NEW YORK (Reuters) - A top antitrust official at the U.S. Justice Department attempted to reassure investors on Thursday that worries that regulators would crack down on proposed combinations of two companies on a supply chain — known as vertical mergers — were overblown.
Makan Delrahim, the assistant attorney general for antitrust, said that most proposed transactions were either good for consumers or neutral.
But the department’s decision in November to sue to stop AT&T Inc (T.N), which owns DirecTV, from buying Time Warner Inc TWX.N made investors question whether other vertical deals might also meet with scepticism from antitrust enforcers.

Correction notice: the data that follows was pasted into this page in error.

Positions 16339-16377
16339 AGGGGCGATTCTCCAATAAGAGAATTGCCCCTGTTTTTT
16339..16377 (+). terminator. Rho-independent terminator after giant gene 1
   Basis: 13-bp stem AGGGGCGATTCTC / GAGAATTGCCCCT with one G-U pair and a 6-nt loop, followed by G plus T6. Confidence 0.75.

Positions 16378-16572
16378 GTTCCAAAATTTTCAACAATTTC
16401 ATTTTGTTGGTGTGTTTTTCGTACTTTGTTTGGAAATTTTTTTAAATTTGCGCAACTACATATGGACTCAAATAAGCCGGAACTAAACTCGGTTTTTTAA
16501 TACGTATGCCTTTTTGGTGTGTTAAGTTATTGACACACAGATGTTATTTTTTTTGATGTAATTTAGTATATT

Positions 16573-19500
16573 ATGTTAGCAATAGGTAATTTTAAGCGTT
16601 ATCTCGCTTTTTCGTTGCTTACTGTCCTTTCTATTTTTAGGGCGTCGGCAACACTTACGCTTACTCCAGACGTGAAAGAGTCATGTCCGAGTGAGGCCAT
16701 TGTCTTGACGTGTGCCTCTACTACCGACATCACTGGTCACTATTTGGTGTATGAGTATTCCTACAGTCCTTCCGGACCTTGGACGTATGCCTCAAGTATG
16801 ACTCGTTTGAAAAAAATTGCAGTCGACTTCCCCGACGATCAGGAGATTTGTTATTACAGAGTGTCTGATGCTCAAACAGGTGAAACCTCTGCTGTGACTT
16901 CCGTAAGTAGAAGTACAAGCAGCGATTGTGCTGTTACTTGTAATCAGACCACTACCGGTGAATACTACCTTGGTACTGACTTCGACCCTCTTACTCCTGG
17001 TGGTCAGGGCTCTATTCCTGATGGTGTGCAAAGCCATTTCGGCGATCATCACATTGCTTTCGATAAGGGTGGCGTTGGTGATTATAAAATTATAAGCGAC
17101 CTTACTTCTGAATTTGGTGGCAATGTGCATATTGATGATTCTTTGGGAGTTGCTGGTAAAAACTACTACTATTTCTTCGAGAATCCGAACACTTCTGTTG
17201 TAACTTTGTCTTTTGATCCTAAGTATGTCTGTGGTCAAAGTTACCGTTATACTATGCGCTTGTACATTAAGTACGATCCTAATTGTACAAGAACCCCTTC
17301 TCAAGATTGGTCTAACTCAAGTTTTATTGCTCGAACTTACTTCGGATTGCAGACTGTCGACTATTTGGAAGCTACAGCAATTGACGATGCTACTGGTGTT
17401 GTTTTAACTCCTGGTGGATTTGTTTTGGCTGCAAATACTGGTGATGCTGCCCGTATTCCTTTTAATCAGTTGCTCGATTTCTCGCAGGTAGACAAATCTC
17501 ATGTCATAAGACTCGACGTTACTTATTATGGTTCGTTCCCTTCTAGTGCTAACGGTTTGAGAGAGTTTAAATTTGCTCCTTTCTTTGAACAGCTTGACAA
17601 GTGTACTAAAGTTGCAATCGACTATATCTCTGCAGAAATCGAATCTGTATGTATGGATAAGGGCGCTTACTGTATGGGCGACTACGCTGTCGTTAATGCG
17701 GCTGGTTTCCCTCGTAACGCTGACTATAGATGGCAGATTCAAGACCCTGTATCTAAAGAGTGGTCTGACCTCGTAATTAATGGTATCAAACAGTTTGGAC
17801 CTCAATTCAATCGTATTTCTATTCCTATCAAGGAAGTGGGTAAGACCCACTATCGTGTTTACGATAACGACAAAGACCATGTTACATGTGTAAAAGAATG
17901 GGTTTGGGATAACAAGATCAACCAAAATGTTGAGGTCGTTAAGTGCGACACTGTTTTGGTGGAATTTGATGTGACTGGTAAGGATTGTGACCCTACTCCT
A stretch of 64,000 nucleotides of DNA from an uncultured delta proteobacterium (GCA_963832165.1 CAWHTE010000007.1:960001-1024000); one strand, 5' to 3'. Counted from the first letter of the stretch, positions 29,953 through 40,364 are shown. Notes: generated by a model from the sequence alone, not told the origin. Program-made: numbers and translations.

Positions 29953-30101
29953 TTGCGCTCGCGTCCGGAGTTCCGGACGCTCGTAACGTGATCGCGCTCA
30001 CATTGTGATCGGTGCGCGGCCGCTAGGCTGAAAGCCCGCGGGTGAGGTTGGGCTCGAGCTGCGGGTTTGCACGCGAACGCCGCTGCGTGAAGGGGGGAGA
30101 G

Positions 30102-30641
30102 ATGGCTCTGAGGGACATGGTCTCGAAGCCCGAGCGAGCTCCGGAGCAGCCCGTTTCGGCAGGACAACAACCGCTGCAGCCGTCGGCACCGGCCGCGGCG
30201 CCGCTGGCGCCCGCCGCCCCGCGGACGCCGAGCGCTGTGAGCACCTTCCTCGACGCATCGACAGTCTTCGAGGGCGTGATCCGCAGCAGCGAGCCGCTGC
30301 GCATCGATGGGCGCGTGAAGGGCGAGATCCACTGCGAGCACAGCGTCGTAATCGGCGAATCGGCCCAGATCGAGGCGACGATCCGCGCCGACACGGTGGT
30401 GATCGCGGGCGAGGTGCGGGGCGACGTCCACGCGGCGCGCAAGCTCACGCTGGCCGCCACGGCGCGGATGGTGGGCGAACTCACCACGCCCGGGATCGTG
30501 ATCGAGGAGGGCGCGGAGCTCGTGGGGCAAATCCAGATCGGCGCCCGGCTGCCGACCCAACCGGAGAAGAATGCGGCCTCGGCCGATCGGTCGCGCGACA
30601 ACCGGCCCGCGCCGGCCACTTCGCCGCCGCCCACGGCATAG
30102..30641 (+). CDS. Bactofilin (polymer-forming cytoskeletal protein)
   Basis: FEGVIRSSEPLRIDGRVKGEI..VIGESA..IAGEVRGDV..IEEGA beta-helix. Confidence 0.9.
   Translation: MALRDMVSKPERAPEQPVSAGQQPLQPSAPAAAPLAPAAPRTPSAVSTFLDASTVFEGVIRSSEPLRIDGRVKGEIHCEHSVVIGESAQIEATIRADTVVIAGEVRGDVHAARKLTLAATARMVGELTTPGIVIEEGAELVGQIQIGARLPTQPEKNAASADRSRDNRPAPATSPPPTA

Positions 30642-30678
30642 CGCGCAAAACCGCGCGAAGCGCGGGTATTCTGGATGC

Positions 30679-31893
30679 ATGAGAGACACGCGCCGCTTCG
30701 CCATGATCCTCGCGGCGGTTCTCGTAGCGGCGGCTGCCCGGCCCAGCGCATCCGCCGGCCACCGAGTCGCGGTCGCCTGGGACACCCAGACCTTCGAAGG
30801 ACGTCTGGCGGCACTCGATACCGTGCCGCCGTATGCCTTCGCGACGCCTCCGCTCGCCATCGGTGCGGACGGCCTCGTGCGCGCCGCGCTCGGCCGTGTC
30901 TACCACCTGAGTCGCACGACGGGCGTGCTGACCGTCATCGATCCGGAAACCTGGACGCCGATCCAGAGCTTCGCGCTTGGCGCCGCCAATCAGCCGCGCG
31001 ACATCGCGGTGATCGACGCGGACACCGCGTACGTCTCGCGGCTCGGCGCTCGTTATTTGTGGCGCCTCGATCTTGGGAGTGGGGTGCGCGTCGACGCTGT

Delrahim said that was overblown.
“I understand that some journalists and observers have recently expressed concern that the antitrust division no longer believes that vertical mergers can be efficient and beneficial to competition and consumers,” he said.
Delrahim said that some of these point at the decision to sue to try to stop AT&T from buying Time Warner “as a supposed bellwether,” he said. “Rest assured these concerns are misplaced.”
Two other vertical deals under review are Cigna Corp’s (CI.N) plan to buy Express Scripts Holding Co ESRX.O for $52 billion (£38.7 billion) and CVS Health Corp’s (CVS.N) planned merger with Aetna Inc AET.N for $69 billion.
Reporting by Liana B. Baker; Writing by Diane Bartz; Editing by Lisa Shumaker